I can’t say this enough to people. If you truly love doing something, go do it. Don’t just settle for something else because it was easier, or available. You won’t be happy, and you won’t do a good job no matter how hard you try. Ultimately you will feel like you’re rolling a rock up hill, and no matter how hard you keep pushing, eventually you’re going to run out of energy and you won’t be able to move forward any further.
I was talking with my brother in law on Friday night after my softball game. He is a currently-laid-off-Jr Architect working at his Alma Mater teaching and helping with co-op positions. We were talking about what if he never became a licensed architect, but had a healthy, happy career doing something related with his skills. Would he be a failure? Would he be unhappy?
I was 16 years old when I went to summer camp in NY with my Church Youth Group. We were assigned a counsellor, who I remember being a great guy, but I can’t for the life of me remember his name. One of the things that I can vividly remember is him going around cabin asking everyone what they wanted to do when they get older.
It was a time in my life when I had a clear vision of what I wanted my future to be. I wanted to own a video game company that developed games. I wanted people to walk into an arcade and not be disappointed. I wanted their “nintendo” experience to be unique. I wanted to create PC games and pretend I was Ken Williams, head of the now gone Sierra On-line, Inc., creator of some of the greatest games of my childhood.
Don’t get wrong, its not that I dislike what I do for a living. In fact, I like what I do. Sometimes it can be a little dull, but then there are times when I’m engineering code, or architecting a new section of a site or system that I remember how much I enjoy the creative part of my job. That part is what keeps me doing what I do. Without it, I have a hard time moving the rock up the hill.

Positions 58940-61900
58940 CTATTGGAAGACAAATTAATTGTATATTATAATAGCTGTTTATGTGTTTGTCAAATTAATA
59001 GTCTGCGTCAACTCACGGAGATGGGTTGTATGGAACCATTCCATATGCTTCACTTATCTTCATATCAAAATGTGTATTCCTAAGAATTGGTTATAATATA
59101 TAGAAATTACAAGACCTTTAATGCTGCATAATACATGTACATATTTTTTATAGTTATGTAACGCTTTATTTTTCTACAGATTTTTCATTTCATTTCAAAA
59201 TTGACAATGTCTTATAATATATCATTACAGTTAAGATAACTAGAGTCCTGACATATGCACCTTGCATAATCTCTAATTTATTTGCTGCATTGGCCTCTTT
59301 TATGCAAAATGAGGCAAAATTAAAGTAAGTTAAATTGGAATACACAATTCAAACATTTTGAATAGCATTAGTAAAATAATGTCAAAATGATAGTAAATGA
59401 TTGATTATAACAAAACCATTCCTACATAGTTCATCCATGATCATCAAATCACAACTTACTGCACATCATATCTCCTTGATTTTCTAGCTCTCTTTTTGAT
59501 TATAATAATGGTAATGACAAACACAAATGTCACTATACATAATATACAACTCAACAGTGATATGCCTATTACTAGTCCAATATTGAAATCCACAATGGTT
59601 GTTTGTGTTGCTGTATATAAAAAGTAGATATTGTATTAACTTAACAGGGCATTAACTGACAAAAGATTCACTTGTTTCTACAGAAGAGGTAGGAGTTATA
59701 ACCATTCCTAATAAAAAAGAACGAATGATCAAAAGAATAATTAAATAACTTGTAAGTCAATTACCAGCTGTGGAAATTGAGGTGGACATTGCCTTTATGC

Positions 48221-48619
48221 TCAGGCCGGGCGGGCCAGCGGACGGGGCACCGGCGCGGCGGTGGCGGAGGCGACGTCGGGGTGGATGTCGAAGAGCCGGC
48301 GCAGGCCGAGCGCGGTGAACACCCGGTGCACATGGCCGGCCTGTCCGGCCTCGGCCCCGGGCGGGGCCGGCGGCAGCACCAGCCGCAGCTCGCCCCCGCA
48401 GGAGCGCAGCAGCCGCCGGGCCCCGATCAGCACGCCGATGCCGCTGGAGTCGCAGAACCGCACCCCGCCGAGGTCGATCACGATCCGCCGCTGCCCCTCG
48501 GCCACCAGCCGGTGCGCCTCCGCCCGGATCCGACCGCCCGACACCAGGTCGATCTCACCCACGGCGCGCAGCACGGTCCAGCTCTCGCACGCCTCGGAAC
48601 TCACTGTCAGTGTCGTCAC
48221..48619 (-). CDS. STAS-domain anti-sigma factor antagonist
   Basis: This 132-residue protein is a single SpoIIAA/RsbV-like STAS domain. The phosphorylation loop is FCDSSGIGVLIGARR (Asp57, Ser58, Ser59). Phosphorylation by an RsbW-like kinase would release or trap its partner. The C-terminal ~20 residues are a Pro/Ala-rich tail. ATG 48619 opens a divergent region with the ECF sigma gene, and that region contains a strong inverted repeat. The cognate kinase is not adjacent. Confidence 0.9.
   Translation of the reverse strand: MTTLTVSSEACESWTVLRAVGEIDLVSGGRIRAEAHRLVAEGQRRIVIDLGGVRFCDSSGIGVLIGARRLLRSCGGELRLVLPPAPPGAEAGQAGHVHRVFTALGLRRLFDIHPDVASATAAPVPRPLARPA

Getting back to the questions presented by my brother in law. I don’t think it really matters if he becomes a licensed architect or not. If he received a phone call tomorrow from a small city asking him to take on the job as the city planner, he’d most likely take the position. At that point, fast forward 30 years, and you see him retired, happy, and looking back at his life with extreme satisfaction. He original set out to get a degree, and a license, but ultimate he found the path that made him a living, and more importantly, happy.
I’ve been heavily analyzing my life lately imaging what I would think if I looked back on 10 years of working where I am now. I’ve found myself feeling a deep sense of unrest, and I can’t shake the feeling that I’m going to miss so much more. But does that really mean I find a new job and hope the next one pans out? In my case, I don’t think so.
I’ve always had an interest in video games. Going back to the late 70s when I received my Atari 2600 on Christmas. Soon after I received my first computer, a TI 99/4a. Since then, I’ve had an interest in not only playing the games, but also creating games of my own. I’ve had the pleasure of making basic games for a poetry community. I also had the pleasure of working on a BBS door game back in the early 90s. Still, it hasn’t been enough to satisfy my creative side. It has fueled it even more.
This is where I am at in the crossroads that life has presented me. I have a job that pays my bills, but leaves me little sense of satisfaction, even if I get the occasional sense of accomplishment. I’ve also always looked at accomplishment as a temporary peace in life that won’t last past the next day.
I’ve decided to venture into the game development arena. Ben and I have been working on concepts games, mostly his ideas so far. He’s also a creative thinker, and he’s tapped a stream of ideas. Ideas that we’re going to slowly turn into tangible games.
The journey has been a little up and down so far. First there was much containment, then we decided to take a trip thru all the eras, and now we’re at a full tilt. I’ve been working on concepts for a flash game with my friend Ben of PixelVolume.com for the last month or so. We’ve often wanted to build a game together. He’s even joined a local game design group out in Chicago trying to find a project to latch on to that will give him his first published game. So far nothing has worked out.